All Q, No A

The only certainty about The Halloween Apocalypse is that there won’t be a ‘disappointing’ part 2 of a story where all of the promise goes unfulfilled.  Instead, there are at least as many story threads as there are episodes in this all-too-brief series with the prospect of even more to come, if the pre-publicity photos are any indication.

As for the story itself … it looked great, moved quickly and set forward the promise of more to come, heck there was even the faint whiff of The Curse of Fenric about it.  But this series may have two unintended impediments in front of it.  The first, and most important, is that this kind of storytelling is unique to Doctor Who.  Great chunks of television may have moved to this type of heavily serialized format, but its largely uncharted territory (with the possible exceptions of The Daleks Master Plan and The War Games) so whether this can be sustained, and whether the public will go along for the ride, are yet to be determined.

Secondly the announcement the RTD is coming back does undercut the proceedings somewhat, doesn’t it?  This isn’t like 2008 when Doctor Who was on an unholy roll and was moving from strength to strength or even 2015 when it was all agreed that Moffat had done his time and needed to move on for both his and the shows stake.  RTD coming back has quelled that uncertain, queasy feeling since we know now that we’ll have Doctor Who until 2024 at least.  This inadvertently makes Whittaker, Chibnall, et al as something of lame-duck placeholders, and is entirely unfair to them and all of the arduous work put in to making Series 13 happen.  This is a meta-observation over and above the usual suspension of disbelief as to whether the Doctor or other beloved characters will survive whatever is happening in the here and now.  As fans we’ve been trained over 55 years, ever since the first successful regeneration, to look ahead for what’s next–and the nervousness that wonder that the next change will surely be the last.  The shadow of the late 80’s lives with us still, and probably always will.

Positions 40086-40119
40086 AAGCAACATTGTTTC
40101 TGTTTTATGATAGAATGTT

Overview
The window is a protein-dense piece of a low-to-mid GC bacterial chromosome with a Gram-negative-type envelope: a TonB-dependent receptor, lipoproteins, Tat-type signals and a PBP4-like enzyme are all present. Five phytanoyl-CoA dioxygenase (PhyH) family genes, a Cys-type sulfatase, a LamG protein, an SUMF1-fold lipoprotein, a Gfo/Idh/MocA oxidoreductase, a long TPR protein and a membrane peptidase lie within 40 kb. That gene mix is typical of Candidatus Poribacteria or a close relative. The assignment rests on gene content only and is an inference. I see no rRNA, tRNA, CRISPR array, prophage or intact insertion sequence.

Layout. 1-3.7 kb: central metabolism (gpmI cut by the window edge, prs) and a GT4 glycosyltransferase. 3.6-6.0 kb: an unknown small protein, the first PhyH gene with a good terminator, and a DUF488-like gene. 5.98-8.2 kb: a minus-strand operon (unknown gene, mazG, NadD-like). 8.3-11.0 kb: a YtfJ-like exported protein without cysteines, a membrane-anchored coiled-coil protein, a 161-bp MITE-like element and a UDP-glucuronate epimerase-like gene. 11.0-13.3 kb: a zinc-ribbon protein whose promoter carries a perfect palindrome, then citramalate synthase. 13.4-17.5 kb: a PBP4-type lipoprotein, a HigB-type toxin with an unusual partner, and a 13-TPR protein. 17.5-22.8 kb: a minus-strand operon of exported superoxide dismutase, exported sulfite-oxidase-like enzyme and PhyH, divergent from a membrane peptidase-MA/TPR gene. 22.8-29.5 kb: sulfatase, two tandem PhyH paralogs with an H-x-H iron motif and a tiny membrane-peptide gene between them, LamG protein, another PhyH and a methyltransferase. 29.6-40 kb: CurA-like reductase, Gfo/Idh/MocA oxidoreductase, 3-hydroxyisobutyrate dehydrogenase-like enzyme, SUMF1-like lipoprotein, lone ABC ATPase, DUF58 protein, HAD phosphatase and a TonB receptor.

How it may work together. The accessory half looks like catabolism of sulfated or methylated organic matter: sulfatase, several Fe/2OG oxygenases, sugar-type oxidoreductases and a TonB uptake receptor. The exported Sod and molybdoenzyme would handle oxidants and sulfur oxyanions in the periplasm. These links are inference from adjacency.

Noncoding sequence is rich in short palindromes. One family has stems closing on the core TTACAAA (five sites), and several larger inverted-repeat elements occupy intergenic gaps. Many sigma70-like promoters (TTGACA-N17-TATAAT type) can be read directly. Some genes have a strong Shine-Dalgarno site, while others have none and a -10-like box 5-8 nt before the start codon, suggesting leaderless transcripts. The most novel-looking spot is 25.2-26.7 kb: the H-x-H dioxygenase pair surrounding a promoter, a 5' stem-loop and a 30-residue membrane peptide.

Images and caps for Flux – Chapter 1: The Halloween Apocalypse are now online.


Three last notes about this new series of particular interest to the Tour.  The Sundays night scheduling may be good for getting an audience, but for Tour purposes it is particularly unfriendly and will cause an inevitable delay in getting proper caps up on the site.  Secondly it appears that the official BBC site aren’t putting up image galleries for stories anymore, and that’s a shame.  These images have always been around elsewhere, but it would be nice to continue seeing them with the ‘official’ sanction as well.  Lastly the entwined nature of these ‘Flux’ episodes by necessity means that even photos which have been released for a specific story may not actually go with that story.  Even during the season we may be moving images around when it becomes obvious it needs to be elsewhere.  Story galleries are always living things and under review to make better the representation within.  That’s especially true now.